CQC Inspection Rating

Published: 22/05/2019

Bluebird Care (Bradford North) recieves overall rating of Good for the recent inspection on the 13th, 14th,15th, 16th and 17th March 2017

The inspection took place between the 13th and 17th March 2017 and was announced. At the pevios inspection in February 2016 the service was found to be in breach of legal requirements regarding medicines management and good governance. At this inspection we saw improvements had been made and the service was no longer in breach.

Bluebird Care (Bradford North) provides a wide range of home care services and support to older people who live across the Bradford local authority area. Their headquarters are located within the town centre of Shipley. On the day of our inspection 57 people were receiving the regulated activity of personal care.

A registered manager was in place. A registered manager is a person who has registered with the Care Quality Commission to manage the service. Like registered providers, they are 'registered persons'. Registered persons have legal responsibility for meeting the requirements in the Health and Social Care Act 2008 and associated Regulations about how the service is run.

People we spoke with told us they felt safe with the care and support provided by the service. Staff had received safeguarding training and understood how to keep people safe. Risk assessments were in place and appropriate to people's needs. Accidents and incidents were monitored and appropriate actions taken as a result.

Medicines were safely managed and any issues dealt with promptly.

Most people we spoke with were positive about the service and told us staff generally arrived when they should and stayed for the correct amount of time. People particularly commented on the accessibility and responsiveness of the management team.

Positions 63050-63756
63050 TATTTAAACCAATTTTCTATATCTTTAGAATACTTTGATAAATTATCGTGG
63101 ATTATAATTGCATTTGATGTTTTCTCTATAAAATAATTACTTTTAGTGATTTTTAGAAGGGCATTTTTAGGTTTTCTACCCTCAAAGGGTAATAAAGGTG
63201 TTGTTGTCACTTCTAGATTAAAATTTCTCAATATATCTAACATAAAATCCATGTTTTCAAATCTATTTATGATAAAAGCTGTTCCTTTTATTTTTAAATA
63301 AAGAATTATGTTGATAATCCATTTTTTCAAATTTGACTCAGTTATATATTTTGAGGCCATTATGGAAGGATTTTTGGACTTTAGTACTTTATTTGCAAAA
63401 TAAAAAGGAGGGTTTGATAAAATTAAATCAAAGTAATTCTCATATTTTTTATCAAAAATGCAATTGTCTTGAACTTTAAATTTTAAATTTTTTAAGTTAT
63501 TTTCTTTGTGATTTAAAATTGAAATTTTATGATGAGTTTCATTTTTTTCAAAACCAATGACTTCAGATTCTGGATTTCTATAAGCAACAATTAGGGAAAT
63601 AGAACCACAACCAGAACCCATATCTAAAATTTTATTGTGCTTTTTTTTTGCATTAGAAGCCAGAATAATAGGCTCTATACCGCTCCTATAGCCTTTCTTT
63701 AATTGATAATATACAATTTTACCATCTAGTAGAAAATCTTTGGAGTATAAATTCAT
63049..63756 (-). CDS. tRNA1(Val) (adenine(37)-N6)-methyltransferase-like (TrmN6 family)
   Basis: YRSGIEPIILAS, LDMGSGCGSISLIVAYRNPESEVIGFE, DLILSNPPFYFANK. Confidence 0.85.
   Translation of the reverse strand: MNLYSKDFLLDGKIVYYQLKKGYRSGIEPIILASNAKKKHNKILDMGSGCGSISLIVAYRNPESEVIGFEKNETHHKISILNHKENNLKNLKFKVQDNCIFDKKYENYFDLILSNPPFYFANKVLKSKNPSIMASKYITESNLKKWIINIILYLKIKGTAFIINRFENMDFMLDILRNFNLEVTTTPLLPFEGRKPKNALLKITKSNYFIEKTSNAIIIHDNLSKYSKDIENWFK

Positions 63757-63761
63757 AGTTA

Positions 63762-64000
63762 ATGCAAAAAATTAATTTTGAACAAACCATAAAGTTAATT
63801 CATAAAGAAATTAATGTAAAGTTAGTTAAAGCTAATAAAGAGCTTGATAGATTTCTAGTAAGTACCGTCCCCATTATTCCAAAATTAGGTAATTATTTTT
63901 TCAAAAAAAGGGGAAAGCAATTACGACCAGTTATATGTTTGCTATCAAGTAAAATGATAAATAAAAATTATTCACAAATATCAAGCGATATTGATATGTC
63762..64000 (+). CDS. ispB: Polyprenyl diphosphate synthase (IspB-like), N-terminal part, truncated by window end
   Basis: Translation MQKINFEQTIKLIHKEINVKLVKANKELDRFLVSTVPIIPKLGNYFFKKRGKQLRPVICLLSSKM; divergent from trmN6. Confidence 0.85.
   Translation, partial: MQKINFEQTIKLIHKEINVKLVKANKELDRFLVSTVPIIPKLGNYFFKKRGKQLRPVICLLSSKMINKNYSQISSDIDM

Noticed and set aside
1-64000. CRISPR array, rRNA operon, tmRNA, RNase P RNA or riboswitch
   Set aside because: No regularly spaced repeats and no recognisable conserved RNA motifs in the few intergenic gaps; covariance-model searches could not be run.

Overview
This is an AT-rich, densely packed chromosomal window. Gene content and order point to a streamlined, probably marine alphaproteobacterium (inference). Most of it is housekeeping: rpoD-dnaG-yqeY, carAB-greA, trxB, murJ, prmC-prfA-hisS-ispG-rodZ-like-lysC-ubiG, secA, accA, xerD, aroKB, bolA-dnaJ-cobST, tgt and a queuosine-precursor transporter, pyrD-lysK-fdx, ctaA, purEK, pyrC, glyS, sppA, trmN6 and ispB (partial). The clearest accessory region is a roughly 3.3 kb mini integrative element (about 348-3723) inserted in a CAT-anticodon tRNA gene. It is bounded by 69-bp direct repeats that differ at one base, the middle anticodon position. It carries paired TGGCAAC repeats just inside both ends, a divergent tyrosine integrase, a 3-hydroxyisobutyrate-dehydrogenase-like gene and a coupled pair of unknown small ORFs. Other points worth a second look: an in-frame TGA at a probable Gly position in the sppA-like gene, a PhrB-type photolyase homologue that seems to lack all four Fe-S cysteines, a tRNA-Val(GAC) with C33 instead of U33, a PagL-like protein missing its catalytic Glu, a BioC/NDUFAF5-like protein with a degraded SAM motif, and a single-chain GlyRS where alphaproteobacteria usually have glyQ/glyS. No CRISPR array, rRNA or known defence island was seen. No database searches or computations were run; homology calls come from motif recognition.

Sufficient staff were employed to ensure people received a reliable and consistent service. Robust recruitment procedures were in place and staff received appropriate training to allow them to provide effective care and support.

The service was acting within the legal framework of the Mental Capacity Act (MCA). People told us they were supported to make choices about their care and support and information about supporting people's choice was documented in people's care records.

People told us staff were kind and caring and supported them to maintain as much independence as possible. Staff knew people well and most staff told us they supported the same people which allowed them to build good relationships and maintain consistency. This was confirmed by people we spoke with.

Electronic care records contained information on people's likes, dislikes and preferences. However, further detail would enhance the personalisation of these.

Complaints were taken seriously by the service. Any complaints received were documented and investigated to provide people with an outcome. Complaints were analysed for lessons learned. People's health care needs were met and we saw liaison took place with a variety of health care professionals such as GPs, district nurses and social workers.
Robust systems were in place to assess and monitor the quality of the service. A range of tools were used to drive improvements.

People and staff were mostly positive about the management of the service and told us they were approachable, responsive and caring. The management team was pro-active and open to ways of improving the service.
People were involved in the running of the service through meetings, reviews, surveys, social gatherings and a regular newsletter. Most people told us they listened to by the service. Staff attended regular meetings and completed an annual survey.

You can ask your care service for the full report, or find it on our website at www.cqc.org.uk or by telephoning 03000 616161